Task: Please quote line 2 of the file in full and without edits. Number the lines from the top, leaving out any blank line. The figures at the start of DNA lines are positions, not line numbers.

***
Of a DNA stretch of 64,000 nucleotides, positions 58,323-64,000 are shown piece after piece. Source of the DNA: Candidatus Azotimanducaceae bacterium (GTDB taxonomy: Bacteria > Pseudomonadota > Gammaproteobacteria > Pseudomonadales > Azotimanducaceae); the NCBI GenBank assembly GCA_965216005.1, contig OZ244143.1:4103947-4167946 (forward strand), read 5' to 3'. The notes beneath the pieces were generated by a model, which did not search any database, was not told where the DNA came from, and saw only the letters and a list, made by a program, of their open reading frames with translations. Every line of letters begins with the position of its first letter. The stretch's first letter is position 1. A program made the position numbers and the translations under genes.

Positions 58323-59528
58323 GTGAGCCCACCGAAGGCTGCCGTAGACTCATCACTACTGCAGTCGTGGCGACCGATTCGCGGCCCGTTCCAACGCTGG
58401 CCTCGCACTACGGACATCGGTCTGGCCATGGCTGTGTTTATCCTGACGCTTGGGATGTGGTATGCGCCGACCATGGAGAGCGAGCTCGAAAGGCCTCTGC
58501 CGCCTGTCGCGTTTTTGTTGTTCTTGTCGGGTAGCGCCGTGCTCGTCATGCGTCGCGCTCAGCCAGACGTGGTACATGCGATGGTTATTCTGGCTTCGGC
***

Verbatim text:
Positions 58323-59528